Edward Rothstein in the New York Times:
Why was “Don Quixote” originally written in Arabic? Or rather, why does Cervantes, who wrote the book in Spanish, claim that it was translated from the Arabic?
Much is being said this year about “Don Quixote,” in celebration of the 400th anniversary of its publication. And indeed, much has always been said about this extraordinary epic, narrating the misadventures of a half-mad hidalgo who seeks to re-establish the traditions of knight errantry. Faulkner reread it annually; Lionel Trilling said all prose fiction was a variation on its themes.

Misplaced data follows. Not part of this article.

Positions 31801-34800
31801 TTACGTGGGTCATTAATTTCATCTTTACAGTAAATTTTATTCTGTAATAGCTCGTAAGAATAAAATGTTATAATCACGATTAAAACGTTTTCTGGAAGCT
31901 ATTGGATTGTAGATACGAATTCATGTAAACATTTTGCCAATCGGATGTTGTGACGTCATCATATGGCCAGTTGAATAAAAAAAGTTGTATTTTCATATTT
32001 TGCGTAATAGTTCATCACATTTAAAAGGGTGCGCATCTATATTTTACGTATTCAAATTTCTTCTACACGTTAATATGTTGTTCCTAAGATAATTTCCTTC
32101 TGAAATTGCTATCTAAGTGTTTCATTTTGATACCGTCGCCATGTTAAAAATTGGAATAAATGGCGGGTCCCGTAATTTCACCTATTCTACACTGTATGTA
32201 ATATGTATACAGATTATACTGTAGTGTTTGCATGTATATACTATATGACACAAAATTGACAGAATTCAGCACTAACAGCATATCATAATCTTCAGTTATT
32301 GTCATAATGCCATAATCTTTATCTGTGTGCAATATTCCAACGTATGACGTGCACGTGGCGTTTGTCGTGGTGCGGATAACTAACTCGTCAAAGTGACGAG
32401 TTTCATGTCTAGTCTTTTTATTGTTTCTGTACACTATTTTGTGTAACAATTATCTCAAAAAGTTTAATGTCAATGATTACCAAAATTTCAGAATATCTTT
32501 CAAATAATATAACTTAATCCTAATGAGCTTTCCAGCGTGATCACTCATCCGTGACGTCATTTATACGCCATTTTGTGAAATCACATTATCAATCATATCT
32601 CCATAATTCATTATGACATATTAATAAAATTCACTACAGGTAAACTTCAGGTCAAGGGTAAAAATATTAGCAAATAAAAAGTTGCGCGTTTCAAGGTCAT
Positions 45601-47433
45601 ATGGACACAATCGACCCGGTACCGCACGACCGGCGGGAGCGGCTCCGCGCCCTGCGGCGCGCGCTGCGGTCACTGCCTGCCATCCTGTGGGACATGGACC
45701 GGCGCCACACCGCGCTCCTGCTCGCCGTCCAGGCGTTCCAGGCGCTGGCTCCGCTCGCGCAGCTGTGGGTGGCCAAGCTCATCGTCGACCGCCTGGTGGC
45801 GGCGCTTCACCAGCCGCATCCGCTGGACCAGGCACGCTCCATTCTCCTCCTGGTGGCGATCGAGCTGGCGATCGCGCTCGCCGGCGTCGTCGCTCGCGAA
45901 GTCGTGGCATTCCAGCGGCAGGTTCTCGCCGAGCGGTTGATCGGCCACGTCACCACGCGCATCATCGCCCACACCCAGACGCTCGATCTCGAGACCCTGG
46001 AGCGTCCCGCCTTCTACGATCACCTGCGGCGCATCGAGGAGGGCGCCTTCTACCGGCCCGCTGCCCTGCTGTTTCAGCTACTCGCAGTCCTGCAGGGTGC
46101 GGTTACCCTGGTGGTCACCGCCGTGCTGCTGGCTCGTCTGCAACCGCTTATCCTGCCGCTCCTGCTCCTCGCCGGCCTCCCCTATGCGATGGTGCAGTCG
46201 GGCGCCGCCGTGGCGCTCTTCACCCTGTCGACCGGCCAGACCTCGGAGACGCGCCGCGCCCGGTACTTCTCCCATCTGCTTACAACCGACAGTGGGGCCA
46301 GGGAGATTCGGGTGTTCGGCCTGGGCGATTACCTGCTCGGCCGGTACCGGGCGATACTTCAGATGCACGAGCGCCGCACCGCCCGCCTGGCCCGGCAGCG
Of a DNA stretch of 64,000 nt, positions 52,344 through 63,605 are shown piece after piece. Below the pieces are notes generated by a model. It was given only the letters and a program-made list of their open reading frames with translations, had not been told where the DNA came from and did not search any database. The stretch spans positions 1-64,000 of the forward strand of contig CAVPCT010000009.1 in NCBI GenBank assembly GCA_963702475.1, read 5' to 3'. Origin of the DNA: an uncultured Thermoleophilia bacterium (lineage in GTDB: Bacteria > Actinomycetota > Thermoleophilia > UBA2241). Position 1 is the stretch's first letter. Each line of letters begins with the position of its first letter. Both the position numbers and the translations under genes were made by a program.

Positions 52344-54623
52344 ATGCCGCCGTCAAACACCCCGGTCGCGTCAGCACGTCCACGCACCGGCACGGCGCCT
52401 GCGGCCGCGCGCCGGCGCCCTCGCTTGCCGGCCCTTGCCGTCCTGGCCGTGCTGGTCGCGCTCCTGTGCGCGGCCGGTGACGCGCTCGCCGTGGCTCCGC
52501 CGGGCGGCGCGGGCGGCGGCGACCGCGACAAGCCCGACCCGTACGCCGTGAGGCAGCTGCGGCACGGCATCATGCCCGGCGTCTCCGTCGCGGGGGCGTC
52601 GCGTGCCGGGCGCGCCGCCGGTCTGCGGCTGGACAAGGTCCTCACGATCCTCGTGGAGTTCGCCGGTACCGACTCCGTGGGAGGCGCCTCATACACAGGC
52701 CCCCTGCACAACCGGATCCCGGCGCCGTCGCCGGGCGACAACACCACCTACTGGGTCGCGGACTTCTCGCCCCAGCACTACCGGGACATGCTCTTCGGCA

But aside from its literary achievements, “Don Quixote” sheds oblique light on an era when Spain’s Islamic culture forcibly came to an end. Just consider Cervantes’s playful account of the book’s origins. One day in the Toledo marketplace, he writes, a young boy was trying to sell old notebooks and worn scraps of paper covered with Arabic script. Cervantes recounts how he acquired a book and then looked around for a Moor to translate it. “It was not very difficult” to find such a Moor, he writes. In fact, he says, he could have even found a translator of Hebrew.